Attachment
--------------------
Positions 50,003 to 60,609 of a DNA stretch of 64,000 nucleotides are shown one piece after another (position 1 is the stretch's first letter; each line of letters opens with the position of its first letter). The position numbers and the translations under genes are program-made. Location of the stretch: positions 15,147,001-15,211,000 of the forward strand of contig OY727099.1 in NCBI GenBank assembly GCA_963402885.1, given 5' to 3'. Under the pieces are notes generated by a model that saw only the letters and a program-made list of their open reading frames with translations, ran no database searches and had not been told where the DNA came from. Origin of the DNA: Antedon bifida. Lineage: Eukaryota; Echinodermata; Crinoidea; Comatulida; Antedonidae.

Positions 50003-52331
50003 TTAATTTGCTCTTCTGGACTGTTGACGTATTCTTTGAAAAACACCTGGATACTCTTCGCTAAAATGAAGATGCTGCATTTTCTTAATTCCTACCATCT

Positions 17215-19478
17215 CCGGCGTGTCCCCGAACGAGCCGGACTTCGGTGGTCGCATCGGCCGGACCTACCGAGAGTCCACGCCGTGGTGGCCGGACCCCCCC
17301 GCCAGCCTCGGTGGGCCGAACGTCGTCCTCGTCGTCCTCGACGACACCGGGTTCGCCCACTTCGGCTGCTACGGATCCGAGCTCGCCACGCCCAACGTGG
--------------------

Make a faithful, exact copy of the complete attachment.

Positions 50,003 to 60,609 of a DNA stretch of 64,000 nucleotides are shown one piece after another (position 1 is the stretch's first letter; each line of letters opens with the position of its first letter). The position numbers and the translations under genes are program-made. Location of the stretch: positions 15,147,001-15,211,000 of the forward strand of contig OY727099.1 in NCBI GenBank assembly GCA_963402885.1, given 5' to 3'. Under the pieces are notes generated by a model that saw only the letters and a program-made list of their open reading frames with translations, ran no database searches and had not been told where the DNA came from. Origin of the DNA: Antedon bifida. Lineage: Eukaryota; Echinodermata; Crinoidea; Comatulida; Antedonidae.

Positions 50003-52331
50003 TTAATTTGCTCTTCTGGACTGTTGACGTATTCTTTGAAAAACACCTGGATACTCTTCGCTAAAATGAAGATGCTGCATTTTCTTAATTCCTACCATCT

Positions 17215-19478
17215 CCGGCGTGTCCCCGAACGAGCCGGACTTCGGTGGTCGCATCGGCCGGACCTACCGAGAGTCCACGCCGTGGTGGCCGGACCCCCCC
17301 GCCAGCCTCGGTGGGCCGAACGTCGTCCTCGTCGTCCTCGACGACACCGGGTTCGCCCACTTCGGCTGCTACGGATCCGAGCTCGCCACGCCCAACGTGG